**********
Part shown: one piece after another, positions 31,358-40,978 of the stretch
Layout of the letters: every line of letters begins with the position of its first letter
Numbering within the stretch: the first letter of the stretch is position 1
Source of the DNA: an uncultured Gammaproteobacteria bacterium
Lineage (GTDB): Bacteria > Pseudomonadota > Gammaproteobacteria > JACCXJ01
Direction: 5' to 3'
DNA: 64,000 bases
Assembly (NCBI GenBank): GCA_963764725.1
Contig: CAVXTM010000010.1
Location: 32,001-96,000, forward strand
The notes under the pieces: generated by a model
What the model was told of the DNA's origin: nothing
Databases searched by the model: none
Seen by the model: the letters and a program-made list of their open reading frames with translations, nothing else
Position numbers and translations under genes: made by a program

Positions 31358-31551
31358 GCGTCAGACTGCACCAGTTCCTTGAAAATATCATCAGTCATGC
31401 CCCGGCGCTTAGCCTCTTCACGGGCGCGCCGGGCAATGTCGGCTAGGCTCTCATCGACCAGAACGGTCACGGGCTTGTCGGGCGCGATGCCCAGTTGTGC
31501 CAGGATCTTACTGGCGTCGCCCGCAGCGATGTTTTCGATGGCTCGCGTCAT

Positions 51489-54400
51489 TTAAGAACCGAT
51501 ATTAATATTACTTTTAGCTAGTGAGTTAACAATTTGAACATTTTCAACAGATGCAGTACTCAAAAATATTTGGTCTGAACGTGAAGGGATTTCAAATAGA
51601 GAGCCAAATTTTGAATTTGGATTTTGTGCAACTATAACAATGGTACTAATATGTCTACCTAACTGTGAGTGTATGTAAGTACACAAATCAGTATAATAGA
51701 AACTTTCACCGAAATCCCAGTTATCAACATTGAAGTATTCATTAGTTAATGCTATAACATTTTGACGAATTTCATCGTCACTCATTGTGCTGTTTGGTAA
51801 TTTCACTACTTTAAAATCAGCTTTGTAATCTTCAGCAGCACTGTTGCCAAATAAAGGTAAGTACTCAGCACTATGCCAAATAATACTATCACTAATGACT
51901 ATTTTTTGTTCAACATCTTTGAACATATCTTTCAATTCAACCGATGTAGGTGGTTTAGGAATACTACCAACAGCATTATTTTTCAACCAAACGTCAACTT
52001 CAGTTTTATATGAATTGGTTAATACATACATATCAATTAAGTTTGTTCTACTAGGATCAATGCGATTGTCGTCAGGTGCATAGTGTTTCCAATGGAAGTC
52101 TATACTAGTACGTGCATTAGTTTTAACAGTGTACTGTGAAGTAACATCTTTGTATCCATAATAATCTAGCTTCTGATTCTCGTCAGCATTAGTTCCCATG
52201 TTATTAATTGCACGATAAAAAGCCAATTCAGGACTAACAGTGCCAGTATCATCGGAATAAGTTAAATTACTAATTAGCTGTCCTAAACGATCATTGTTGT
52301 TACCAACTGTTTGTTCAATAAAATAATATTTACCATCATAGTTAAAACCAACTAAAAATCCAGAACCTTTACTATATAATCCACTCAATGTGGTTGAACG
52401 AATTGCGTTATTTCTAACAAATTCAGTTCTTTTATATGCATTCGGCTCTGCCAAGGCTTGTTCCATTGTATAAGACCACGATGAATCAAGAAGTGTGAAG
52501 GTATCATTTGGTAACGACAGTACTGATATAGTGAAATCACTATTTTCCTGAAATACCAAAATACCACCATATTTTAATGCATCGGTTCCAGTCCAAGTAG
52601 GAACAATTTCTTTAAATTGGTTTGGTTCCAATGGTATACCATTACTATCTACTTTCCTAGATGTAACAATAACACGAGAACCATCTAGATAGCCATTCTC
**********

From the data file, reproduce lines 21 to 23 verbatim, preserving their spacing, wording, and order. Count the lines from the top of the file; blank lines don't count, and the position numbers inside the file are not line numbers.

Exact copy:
51489 TTAAGAACCGAT
51501 ATTAATATTACTTTTAGCTAGTGAGTTAACAATTTGAACATTTTCAACAGATGCAGTACTCAAAAATATTTGGTCTGAACGTGAAGGGATTTCAAATAGA
51601 GAGCCAAATTTTGAATTTGGATTTTGTGCAACTATAACAATGGTACTAATATGTCTACCTAACTGTGAGTGTATGTAAGTACACAAATCAGTATAATAGA